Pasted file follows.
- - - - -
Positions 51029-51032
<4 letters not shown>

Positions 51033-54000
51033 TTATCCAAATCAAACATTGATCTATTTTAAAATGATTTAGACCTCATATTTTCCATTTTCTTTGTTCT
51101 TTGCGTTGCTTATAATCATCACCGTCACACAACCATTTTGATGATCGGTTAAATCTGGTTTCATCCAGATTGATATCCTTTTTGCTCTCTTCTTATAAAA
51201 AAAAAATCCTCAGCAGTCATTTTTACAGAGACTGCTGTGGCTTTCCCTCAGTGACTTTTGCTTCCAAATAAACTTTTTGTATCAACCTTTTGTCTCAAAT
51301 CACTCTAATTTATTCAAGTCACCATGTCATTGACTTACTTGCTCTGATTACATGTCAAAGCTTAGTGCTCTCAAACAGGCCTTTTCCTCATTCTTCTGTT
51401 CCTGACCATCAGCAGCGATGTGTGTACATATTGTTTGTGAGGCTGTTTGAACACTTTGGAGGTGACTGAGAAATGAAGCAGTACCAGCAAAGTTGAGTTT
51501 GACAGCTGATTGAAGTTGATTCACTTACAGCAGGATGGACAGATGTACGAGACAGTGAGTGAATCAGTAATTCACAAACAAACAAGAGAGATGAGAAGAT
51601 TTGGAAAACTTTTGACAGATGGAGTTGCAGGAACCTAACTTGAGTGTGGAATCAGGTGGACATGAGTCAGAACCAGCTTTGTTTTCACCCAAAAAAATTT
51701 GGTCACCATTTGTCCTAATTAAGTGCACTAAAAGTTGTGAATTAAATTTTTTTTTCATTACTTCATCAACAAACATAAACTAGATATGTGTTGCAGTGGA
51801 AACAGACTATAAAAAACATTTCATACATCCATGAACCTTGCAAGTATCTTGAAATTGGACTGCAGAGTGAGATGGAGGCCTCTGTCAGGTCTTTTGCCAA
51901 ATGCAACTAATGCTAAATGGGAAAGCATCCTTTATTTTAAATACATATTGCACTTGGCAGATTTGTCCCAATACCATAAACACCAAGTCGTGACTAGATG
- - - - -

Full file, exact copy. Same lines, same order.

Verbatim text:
Positions 51029-51032
<4 letters not shown>

Positions 51033-54000
51033 TTATCCAAATCAAACATTGATCTATTTTAAAATGATTTAGACCTCATATTTTCCATTTTCTTTGTTCT
51101 TTGCGTTGCTTATAATCATCACCGTCACACAACCATTTTGATGATCGGTTAAATCTGGTTTCATCCAGATTGATATCCTTTTTGCTCTCTTCTTATAAAA
51201 AAAAAATCCTCAGCAGTCATTTTTACAGAGACTGCTGTGGCTTTCCCTCAGTGACTTTTGCTTCCAAATAAACTTTTTGTATCAACCTTTTGTCTCAAAT
51301 CACTCTAATTTATTCAAGTCACCATGTCATTGACTTACTTGCTCTGATTACATGTCAAAGCTTAGTGCTCTCAAACAGGCCTTTTCCTCATTCTTCTGTT
51401 CCTGACCATCAGCAGCGATGTGTGTACATATTGTTTGTGAGGCTGTTTGAACACTTTGGAGGTGACTGAGAAATGAAGCAGTACCAGCAAAGTTGAGTTT
51501 GACAGCTGATTGAAGTTGATTCACTTACAGCAGGATGGACAGATGTACGAGACAGTGAGTGAATCAGTAATTCACAAACAAACAAGAGAGATGAGAAGAT
51601 TTGGAAAACTTTTGACAGATGGAGTTGCAGGAACCTAACTTGAGTGTGGAATCAGGTGGACATGAGTCAGAACCAGCTTTGTTTTCACCCAAAAAAATTT
51701 GGTCACCATTTGTCCTAATTAAGTGCACTAAAAGTTGTGAATTAAATTTTTTTTTCATTACTTCATCAACAAACATAAACTAGATATGTGTTGCAGTGGA
51801 AACAGACTATAAAAAACATTTCATACATCCATGAACCTTGCAAGTATCTTGAAATTGGACTGCAGAGTGAGATGGAGGCCTCTGTCAGGTCTTTTGCCAA
51901 ATGCAACTAATGCTAAATGGGAAAGCATCCTTTATTTTAAATACATATTGCACTTGGCAGATTTGTCCCAATACCATAAACACCAAGTCGTGACTAGATG